Neil Herrington Neil Herrington
Senior Vice President, Americas Program, U.S. Chamber of Commerce


June 08, 2018


At precisely the moment the White House could be taking a victory lap for surging business and consumer confidence indices owed to the President’s first-in-a-generation tax reform and sweeping regulatory overhaul, the Trump administration instead risks snatching defeat from the jaws of victory following a flurry of protectionist measures that threaten lasting harm to American workers, consumers and businesses.

The White House announcement to impose steel and aluminum tariffs on indispensable U.S. allies and trading partners Canada, Mexico and the European Union is the latest – and most ominous – action in a string of measures that have already resulted in retaliation and invite a broader trade war.

The move followed closely on the heels of the administration’s announcement that it would follow through on a recent pledge to apply 25% tariffs to $50 billion of imported Chinese goods under the auspices of Section 301 of the Trade Act of 1974. U.S. Chamber President and CEO Tom Donohue made clear that, though the U.S. business community staunchly supports U.S. action to curb unfair Chinese trade practices, “the use of tariffs puts all the burden on American companies and consumers.”

And both of these actions follow the administration’s announcement that it would launch an investigation that could result in the application of a 25% tariff on imported autos and auto parts, a move Donohue warned would, “ a staggering blow to the very industry it purports to protect...”

These measures are part of an administration approach to trade policy that many view as so unorthodox as to be unprecedented. But those familiar with Latin American economic history might beg to differ.

In fact, there is a historical record that conjures parallels to the isolationist brand of trade policy the U.S. is pursuing. It was known as Import Substitution Industrialization (ISI), and it was such a resounding failure that it died an unseemly death in the 1970s.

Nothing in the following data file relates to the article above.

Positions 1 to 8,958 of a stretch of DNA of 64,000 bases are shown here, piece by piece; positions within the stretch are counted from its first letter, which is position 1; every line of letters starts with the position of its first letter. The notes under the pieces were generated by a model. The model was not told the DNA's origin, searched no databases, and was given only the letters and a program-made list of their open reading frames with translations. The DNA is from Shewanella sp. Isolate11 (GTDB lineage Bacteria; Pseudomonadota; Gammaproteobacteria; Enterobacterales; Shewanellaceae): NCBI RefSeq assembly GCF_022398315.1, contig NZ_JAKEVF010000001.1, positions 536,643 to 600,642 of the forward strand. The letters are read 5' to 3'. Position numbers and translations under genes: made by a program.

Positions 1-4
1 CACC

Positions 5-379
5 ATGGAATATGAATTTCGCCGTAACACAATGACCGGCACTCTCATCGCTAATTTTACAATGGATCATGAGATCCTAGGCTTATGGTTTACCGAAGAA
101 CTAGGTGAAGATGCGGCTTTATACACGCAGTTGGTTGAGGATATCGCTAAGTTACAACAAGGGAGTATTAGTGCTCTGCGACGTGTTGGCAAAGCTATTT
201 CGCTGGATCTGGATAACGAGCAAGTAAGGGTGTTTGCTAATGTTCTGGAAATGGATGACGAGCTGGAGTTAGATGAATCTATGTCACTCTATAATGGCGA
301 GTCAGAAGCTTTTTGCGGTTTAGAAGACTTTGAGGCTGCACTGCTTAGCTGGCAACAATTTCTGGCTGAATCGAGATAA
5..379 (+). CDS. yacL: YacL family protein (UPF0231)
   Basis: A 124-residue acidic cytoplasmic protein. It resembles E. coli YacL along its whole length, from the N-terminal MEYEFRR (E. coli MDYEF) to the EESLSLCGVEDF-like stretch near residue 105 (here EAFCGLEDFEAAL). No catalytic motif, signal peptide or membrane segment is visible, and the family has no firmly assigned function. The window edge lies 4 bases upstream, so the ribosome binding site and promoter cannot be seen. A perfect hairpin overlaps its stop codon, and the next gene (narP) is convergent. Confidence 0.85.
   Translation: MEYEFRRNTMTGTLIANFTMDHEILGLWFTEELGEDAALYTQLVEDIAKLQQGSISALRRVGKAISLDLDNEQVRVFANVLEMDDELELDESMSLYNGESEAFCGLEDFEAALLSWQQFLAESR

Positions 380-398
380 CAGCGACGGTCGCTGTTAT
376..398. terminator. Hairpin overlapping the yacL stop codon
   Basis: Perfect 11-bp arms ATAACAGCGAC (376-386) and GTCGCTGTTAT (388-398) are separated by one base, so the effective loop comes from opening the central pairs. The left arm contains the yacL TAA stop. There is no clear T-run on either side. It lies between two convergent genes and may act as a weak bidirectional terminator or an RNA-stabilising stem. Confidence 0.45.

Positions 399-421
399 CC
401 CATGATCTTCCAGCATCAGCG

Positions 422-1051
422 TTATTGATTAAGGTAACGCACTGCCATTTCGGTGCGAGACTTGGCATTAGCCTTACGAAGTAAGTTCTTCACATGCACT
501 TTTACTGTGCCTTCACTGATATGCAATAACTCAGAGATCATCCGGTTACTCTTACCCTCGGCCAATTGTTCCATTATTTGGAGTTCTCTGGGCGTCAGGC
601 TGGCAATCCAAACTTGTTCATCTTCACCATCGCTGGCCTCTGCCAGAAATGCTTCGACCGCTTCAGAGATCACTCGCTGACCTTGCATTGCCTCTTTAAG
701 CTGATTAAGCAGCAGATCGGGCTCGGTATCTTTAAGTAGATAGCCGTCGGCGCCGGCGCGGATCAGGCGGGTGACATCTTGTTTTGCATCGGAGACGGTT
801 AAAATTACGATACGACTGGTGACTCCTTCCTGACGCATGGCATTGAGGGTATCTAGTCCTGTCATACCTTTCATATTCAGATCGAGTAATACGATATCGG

While ISI was pursued in multiple Latin American countries in the decades following World War II, Chile was its poster child. Seeking a way to shield its nascent manufacturing sector from global competition, Chilean policymakers implemented protectionist measures in the form of high tariffs and duties, strict quotas, exchange controls, and restrictive import licenses in an active effort to discourage goods importation.

In theory, the aim was to rely almost entirely on domestic consumption to fuel development of a Chilean manufacturing sector unburdened by the presence of foreign competition. In practice, what transpired was an economic disaster that traced its roots to gross inefficiencies, wanton misallocation of capital, and systemic market distortions. Chile’s economy entered into a self-reinforcing death spiral whereby inefficient production begot higher costs, rampant inflation, soaring unemployment, and stratospheric levels of national debt.

At ISI’s nadir in 1972, inflation spiked past 200%, the fiscal deficit topped 13% of GDP, public debt mushroomed by 300%, hard currency reserves evaporated, and real wages declined by 25%.